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Judith Farquhar presented her Herbalist Doctor Lei's filedwork story in Tsinghua

In our 107th Salon of Sociology of Science and Science Policy, Prof. Judith Farquhar introduced her recent article entitled “How Herbalist Doctor Lei Avoids Assimilation to Official Ethno-Pharmaco-Botany” (2017), to be published in “A Manual for a Post-Colonial Arctic” edited by John Law and Marianne Lien. At the beginning of her talk, Prof. Farquhar explained why she and Prof. Lili Lai, her collaborator, accepted the invitation by John Law, who is well known in science studies and has great sympathy for anthropological research. Law and Prof. Farquhar both concentrate on the details of practices, which is characteristic of both anthropology and science studies. They attend closely to how science, or knowing, is actually done. Invariably, the results of such studies, often in the form of particular stories, suggest that we must reconsider certain aspects of conventional grand narratives about the triumph of modern science and the rule of objective reason in today’s world. According to Prof. Farquhar, the work of John Law can be seen as a way of pluralizing knowledge, recovering local, contingent and ephemeral forms of science. And this is Prof. Farquhar’s anthropological interest in styles of knowing far beyond the laboratories and observatories and computer servers of the scientific world. The story she told just shows the encounter between local knowledge and global science. In the course of encounters, some rather distinct worlds of authority, expertise, and truth take shape.
Since 2010, Prof. Farquhar and Prof. Lai have been engaging in the activities of “salvage and sort” minority nationality medicines endorsed by the Chinese government. They traveled many places in southern China doing ethnographic research. Prof. Farquhar presented excerpts from field notes that they wrote in July, 2014 after a visit with a respected village healer, in the Nujiang area of Yunnan Province. She mainly explored this healer’s education, knowledge, and trade secrets. This story vividly and interestingly represents the uniqueness and specificity of local medicine. For instance, she emphasized the effect of “down-to-earth methods (tu banfa, 土办法)” to local illness and emphasized the particularity of local diseases. Western medicine comes from the outside world, but the local diseases have local characteristics. Therefore, exotic medicine cannot have effect to local diseases. It can be seen from this case that the local medicine is a different world of practice with rich experiences. And local experts can teach scholars and scientists much about how to know both culture and nature, differently. Science can never depict a one-world, and different worlds have their different culture and different nature.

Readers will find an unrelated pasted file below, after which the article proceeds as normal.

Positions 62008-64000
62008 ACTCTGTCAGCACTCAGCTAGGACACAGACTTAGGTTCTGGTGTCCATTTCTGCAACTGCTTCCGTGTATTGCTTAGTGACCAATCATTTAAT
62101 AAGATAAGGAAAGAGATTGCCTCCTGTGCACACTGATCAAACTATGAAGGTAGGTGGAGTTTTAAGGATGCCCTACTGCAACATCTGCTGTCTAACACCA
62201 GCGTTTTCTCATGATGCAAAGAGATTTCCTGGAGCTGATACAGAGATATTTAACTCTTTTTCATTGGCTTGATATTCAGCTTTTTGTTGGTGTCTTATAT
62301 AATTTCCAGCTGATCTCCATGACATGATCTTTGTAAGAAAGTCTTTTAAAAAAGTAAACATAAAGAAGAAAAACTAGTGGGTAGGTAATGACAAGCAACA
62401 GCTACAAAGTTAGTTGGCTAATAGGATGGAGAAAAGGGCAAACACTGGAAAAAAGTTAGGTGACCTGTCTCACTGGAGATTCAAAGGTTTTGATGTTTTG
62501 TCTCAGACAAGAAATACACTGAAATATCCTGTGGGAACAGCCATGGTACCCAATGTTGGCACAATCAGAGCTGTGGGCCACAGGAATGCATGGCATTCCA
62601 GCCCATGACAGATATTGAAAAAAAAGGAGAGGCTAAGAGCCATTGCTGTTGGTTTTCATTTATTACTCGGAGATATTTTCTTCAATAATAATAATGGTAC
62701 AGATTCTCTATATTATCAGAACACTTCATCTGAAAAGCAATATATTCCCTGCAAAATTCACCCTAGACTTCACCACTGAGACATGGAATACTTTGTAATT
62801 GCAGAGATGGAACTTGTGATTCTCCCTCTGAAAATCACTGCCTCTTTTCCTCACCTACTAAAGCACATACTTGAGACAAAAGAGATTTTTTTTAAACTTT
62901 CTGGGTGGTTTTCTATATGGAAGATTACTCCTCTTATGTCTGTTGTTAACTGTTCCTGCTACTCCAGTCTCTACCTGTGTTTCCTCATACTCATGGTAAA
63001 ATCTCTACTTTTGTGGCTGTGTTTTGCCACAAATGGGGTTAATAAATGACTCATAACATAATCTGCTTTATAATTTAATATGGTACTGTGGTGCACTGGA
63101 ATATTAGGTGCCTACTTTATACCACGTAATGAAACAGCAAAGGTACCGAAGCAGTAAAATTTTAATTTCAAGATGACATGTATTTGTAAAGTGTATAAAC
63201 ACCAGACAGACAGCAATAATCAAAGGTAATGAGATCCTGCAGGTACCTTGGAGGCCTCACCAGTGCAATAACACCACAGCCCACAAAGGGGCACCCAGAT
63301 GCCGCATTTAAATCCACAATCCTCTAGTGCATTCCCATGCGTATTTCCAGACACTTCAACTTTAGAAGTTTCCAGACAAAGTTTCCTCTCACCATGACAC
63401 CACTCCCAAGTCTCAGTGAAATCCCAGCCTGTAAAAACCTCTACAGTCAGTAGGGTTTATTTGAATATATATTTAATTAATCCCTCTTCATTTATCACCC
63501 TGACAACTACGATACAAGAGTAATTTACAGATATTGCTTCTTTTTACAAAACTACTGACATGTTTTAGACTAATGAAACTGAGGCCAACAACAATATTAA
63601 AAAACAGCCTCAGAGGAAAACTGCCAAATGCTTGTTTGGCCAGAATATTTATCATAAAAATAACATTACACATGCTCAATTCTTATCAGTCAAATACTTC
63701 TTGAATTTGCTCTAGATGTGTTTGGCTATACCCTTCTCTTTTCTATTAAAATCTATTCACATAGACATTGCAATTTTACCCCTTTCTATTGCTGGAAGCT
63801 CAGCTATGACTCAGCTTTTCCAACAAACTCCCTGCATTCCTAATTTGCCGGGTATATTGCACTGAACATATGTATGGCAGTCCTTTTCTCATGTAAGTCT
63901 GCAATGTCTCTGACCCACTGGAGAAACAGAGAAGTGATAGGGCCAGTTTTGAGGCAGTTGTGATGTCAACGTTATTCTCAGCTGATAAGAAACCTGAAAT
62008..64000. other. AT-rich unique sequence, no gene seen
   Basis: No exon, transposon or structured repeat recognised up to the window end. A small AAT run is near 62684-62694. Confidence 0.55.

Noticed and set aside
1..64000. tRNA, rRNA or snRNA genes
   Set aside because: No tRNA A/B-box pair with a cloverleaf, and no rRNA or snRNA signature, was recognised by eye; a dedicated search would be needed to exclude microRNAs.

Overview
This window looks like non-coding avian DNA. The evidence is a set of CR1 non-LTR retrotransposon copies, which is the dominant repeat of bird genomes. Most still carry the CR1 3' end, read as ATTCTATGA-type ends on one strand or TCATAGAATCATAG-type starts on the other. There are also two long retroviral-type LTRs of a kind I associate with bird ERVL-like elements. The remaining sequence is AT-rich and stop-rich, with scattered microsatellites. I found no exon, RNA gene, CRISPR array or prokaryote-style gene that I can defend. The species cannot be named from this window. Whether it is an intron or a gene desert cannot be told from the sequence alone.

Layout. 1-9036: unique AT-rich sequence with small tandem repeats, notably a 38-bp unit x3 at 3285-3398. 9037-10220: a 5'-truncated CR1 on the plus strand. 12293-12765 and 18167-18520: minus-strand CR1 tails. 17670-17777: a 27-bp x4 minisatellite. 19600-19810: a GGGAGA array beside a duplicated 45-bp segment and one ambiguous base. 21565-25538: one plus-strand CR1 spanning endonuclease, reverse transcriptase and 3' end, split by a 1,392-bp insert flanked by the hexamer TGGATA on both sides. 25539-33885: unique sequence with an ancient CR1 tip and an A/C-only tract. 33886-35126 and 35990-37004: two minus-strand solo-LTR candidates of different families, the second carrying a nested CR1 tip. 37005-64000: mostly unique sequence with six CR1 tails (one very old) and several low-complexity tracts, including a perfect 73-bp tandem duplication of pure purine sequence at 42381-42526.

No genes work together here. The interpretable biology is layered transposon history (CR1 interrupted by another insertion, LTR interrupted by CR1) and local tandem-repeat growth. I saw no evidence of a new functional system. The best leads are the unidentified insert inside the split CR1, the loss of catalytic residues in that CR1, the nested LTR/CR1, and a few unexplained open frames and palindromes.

After the talk of Prof. Farquhar, Prof. Bing Liu at Tsinghua University commented on her talk and raised several questions. For example, what is Dr. Lei’s educational background? If his educational background relates to other medicines, even western medicine, then what is the influence of this educational background on his medical practices? How should we locate him? Moreover, how about the situation of the identification of local patients in this case? In addition, speaking of Chinese medicine, it includes a lot of minority medicines. Therefore, when we use the term Chinese Medicine, how should we understand it? Besides, the Traditional Chinese Medicine can be seen as a post-colonial medicine comparing with the Western Medicine. Similarly, other minority medicines can be seen as post-colonial medicines comparing with the Traditional Chinese Medicine. So, how shall we understand the post-colonial issue? Prof. Liu raised lots of interesting questions, which led to heated debates and deep thinking. Other issues raised include: the state standardization and regulation of medical practice, medical theory and medical practices, and boundary disputes and classification. Prof. Lai also responded as the co-author of the paper.

To conclude, this Salon shows the richness and uniqueness of local medicine, using field work of medical anthropology. This Local Knowledge’s way of seeing provides us with multiple worlds that can surpass the scientific monism.

(By Qiushi XU)